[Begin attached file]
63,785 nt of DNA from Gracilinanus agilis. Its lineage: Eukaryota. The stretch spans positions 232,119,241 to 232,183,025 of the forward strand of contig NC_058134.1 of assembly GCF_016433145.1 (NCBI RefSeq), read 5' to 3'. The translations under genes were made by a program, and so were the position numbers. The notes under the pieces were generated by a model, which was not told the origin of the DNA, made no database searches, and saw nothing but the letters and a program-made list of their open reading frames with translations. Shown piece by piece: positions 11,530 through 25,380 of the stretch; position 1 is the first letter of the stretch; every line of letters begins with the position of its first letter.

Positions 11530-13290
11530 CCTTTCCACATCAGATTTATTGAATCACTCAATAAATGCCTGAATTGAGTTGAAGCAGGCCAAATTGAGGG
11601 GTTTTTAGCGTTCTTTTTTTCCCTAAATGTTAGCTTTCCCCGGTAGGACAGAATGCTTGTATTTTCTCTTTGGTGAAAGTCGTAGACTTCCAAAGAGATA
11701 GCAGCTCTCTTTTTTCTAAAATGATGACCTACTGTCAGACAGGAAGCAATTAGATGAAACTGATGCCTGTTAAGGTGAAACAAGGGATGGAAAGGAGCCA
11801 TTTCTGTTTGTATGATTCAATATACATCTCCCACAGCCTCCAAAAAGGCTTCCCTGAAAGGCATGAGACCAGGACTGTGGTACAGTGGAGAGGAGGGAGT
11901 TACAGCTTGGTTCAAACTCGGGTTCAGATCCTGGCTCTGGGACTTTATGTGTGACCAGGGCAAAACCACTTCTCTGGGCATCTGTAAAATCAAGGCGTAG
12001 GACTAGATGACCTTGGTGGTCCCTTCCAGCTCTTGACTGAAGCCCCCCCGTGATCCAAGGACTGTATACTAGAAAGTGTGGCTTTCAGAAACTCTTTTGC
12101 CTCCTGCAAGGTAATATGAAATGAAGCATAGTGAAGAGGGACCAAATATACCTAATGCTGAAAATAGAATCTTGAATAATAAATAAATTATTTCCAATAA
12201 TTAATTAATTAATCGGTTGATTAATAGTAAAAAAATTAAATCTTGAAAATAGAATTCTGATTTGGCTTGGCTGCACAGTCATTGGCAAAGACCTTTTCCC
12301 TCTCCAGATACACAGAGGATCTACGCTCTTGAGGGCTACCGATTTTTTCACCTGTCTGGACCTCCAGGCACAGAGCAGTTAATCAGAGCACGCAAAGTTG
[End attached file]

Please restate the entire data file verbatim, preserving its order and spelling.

63,785 nt of DNA from Gracilinanus agilis. Its lineage: Eukaryota. The stretch spans positions 232,119,241 to 232,183,025 of the forward strand of contig NC_058134.1 of assembly GCF_016433145.1 (NCBI RefSeq), read 5' to 3'. The translations under genes were made by a program, and so were the position numbers. The notes under the pieces were generated by a model, which was not told the origin of the DNA, made no database searches, and saw nothing but the letters and a program-made list of their open reading frames with translations. Shown piece by piece: positions 11,530 through 25,380 of the stretch; position 1 is the first letter of the stretch; every line of letters begins with the position of its first letter.

Positions 11530-13290
11530 CCTTTCCACATCAGATTTATTGAATCACTCAATAAATGCCTGAATTGAGTTGAAGCAGGCCAAATTGAGGG
11601 GTTTTTAGCGTTCTTTTTTTCCCTAAATGTTAGCTTTCCCCGGTAGGACAGAATGCTTGTATTTTCTCTTTGGTGAAAGTCGTAGACTTCCAAAGAGATA
11701 GCAGCTCTCTTTTTTCTAAAATGATGACCTACTGTCAGACAGGAAGCAATTAGATGAAACTGATGCCTGTTAAGGTGAAACAAGGGATGGAAAGGAGCCA
11801 TTTCTGTTTGTATGATTCAATATACATCTCCCACAGCCTCCAAAAAGGCTTCCCTGAAAGGCATGAGACCAGGACTGTGGTACAGTGGAGAGGAGGGAGT
11901 TACAGCTTGGTTCAAACTCGGGTTCAGATCCTGGCTCTGGGACTTTATGTGTGACCAGGGCAAAACCACTTCTCTGGGCATCTGTAAAATCAAGGCGTAG
12001 GACTAGATGACCTTGGTGGTCCCTTCCAGCTCTTGACTGAAGCCCCCCCGTGATCCAAGGACTGTATACTAGAAAGTGTGGCTTTCAGAAACTCTTTTGC
12101 CTCCTGCAAGGTAATATGAAATGAAGCATAGTGAAGAGGGACCAAATATACCTAATGCTGAAAATAGAATCTTGAATAATAAATAAATTATTTCCAATAA
12201 TTAATTAATTAATCGGTTGATTAATAGTAAAAAAATTAAATCTTGAAAATAGAATTCTGATTTGGCTTGGCTGCACAGTCATTGGCAAAGACCTTTTCCC
12301 TCTCCAGATACACAGAGGATCTACGCTCTTGAGGGCTACCGATTTTTTCACCTGTCTGGACCTCCAGGCACAGAGCAGTTAATCAGAGCACGCAAAGTTG